Is it fair to say that the “breast is best” debate is over? Seventy-seven percent of women in America are initiating a breastfeeding relationship with their new babes…the real question for me is why only 16 percent (in FL it’s ten percent) are exclusively breastfeeding at six months postpartum. Why do the numbers drop so drastically? Why are our long term nursing numbers lagging behind so many other countries? We know breastmilk is best, but why don’t/won’t we stick with it?
After becoming a Certified Lactation Counselor and seeing clients, I believe I have a better understanding of why this might be. But, before I get into it, I want to take a minute to acknowledge that there ARE women and babies that legitimately cannot sustain a breastfeeding relationship. The observations in this post do not apply to them and I sincerely hope do not offend anyone. All that being said, I believe that unrealistic expectations, lack of evidenced-based information and feelings of inadequacy seriously undermine a successful nursing journey.
Unrealistic expectations that breastfeeding is natural (and therefore easy) can leave women baffled and upset when it doesn’t flow easily for them. Not every baby and mother experience that “magical hour," but that doesn’t mean that they are doomed when it comes to nursing.
Misinformation about what is normal and what isn’t, unqualified advice on what herbs and or foods to eat to boost supply (which in most cases is not the issue), what foods to avoid, how much water to drink and so on and so on, can leave a new mama in a mess of stress. Stress on top of sleepless nights and looking after a newborn can make bottles seem more appealing.
The above reasons, and then some, can lead a woman to feel inadequate and embarrassed. Rather than seeking out support and guidance they may abandon their previous breastfeeding efforts.
How can we fix these issues? Education and support from qualified resources! It seems to me that we are doing a really great job of educating women on their birth choices, but leaving the juicy bits of the postpartum period when baby is here out. We are vegan-paleo-herbalist-yogis that live life in the most pure and healthy ways, yet some of us still struggle to breastfeed. We sit up in the middle of the night, bleary-eyed and holding our crying newborns trolling the internet looking for advice on how to nourish our little ones. Women and their partners should take a prenatal lactation course form a qualified lactation counselor to help manage expectations as well as build a relationship with someone they can comfortably call for help should the need arise after baby is born.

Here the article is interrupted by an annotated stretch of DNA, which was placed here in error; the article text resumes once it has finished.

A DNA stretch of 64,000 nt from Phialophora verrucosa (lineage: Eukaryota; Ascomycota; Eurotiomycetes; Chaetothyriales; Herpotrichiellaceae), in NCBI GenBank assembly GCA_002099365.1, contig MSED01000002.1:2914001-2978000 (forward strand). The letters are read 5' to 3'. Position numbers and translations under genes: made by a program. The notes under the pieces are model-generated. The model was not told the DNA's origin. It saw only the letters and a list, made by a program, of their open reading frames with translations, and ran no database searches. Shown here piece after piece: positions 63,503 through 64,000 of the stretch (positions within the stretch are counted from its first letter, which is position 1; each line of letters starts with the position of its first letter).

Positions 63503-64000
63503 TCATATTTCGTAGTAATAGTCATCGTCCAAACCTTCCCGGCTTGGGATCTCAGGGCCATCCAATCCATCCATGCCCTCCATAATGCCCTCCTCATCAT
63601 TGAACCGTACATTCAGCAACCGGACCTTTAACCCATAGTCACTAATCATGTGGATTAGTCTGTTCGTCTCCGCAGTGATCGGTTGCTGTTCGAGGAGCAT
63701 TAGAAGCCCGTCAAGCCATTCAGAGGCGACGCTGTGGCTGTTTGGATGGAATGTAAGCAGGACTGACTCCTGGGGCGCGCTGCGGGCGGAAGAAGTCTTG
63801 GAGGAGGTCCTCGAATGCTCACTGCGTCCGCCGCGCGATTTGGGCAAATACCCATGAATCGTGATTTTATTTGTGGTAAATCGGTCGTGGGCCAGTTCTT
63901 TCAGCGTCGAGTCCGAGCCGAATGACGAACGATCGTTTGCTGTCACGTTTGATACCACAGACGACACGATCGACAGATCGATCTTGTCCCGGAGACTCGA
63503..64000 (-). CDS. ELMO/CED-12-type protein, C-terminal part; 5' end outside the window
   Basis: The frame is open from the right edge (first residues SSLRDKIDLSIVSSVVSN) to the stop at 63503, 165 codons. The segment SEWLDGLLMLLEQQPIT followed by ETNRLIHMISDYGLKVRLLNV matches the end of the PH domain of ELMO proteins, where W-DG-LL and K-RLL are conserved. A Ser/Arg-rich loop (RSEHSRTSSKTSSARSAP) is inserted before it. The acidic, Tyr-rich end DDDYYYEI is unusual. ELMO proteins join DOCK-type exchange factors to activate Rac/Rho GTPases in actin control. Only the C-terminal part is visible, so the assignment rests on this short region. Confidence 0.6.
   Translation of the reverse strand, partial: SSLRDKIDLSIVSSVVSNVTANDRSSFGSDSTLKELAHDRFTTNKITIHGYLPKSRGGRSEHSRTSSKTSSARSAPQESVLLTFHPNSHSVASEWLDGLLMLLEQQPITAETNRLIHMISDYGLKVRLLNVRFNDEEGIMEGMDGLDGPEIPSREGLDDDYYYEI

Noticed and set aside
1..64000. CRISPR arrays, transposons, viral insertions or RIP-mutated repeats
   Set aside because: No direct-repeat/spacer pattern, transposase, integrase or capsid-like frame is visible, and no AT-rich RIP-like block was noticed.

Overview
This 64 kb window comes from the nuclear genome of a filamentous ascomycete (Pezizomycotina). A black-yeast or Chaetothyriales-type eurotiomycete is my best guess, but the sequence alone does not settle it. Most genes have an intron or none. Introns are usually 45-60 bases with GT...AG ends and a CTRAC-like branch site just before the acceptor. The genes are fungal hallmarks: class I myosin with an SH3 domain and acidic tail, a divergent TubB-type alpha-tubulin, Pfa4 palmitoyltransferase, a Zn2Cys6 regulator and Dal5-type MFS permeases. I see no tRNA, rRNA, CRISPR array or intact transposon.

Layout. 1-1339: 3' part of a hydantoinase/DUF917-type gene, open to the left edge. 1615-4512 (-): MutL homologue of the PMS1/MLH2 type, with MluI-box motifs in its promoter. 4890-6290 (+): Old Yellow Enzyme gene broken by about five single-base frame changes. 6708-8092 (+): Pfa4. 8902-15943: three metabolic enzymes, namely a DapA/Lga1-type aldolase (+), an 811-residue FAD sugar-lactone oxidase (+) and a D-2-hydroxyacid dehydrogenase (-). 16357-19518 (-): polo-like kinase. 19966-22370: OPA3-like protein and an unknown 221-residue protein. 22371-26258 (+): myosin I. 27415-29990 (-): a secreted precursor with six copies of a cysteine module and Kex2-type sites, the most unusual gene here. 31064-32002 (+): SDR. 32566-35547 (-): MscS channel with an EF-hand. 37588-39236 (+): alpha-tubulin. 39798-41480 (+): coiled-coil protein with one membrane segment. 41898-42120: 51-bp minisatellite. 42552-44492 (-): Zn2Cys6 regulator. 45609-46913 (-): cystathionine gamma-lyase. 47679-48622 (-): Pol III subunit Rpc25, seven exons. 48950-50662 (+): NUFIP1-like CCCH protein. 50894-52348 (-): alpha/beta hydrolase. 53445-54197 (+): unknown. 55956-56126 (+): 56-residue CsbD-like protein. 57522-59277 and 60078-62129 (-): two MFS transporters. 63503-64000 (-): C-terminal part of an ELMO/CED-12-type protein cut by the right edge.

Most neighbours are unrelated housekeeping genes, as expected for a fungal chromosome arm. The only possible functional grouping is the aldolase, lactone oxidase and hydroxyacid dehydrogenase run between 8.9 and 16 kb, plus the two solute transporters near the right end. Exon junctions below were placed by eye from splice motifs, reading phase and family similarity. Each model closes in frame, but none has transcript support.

When taking my CLC course, I was shocked to find out how little dedicated time was devoted to breastfeeding for birth professionals and pediatricians during their schooling. I understand that a birth professional’s focus is on birth, but then why not team up with a lactation counselor/consultant to give their patients/clients the best care possible? The immediate days postpartum are very much influenced by birth and therefore still very much in the domain of the woman’s birth team. And let’s face it, every pediatrician’s office should employ a lactation person to help look after their patients' well being. Maybe birthing instructors should team up as well with a lactation professional to enhance their families' experiences?
With the move to out-of-hospital births, there is an increased need for proper prenatal lactation counseling. I have first hand experience with this, not only from my clients, but as a mama who birthed at home. And every woman, whether birthing at home or in hospital deserves personal and reliable support in the days immediately following birth. Women who need/want to return to work soon after birth benefit greatly from support and guidance on pumping and milk storage during that transition. So, there’s value in continual lactation support beyond those first days as well.
On a personal note, I would like to address a thought some might be having reading this post…I am not trying to sell my services as a CLC. I am trying to point out that perhaps in all our passion to normalize breastfeeding, rights to nurse in public, extended nursing and pumping rights at work (all extremely important issue), we’ve lost sight of how nuanced breastfeeding can be and have lost some mamas and babies along the way. Breastmilk is absolutely the best for our babies, so let’s focus on how we can give every woman and baby the best chance at successfully and comfortably nursing for the first year and beyond through education and proper support!
Kimberly Lupis, C.L.C., is a Certified Lactation Counselor who believes that all women deserve encouragement and support in their breastfeeding journeys. Her own fulfilling experiences nursing her two little ones drives her passion. In between her CLC work and being a mama and wife, she is completing her training to become an herbalist. Her pantry can always be found stocked with an assortment of herbs that nurture her family, friends and interested clients. Find out more about her at feathermama.com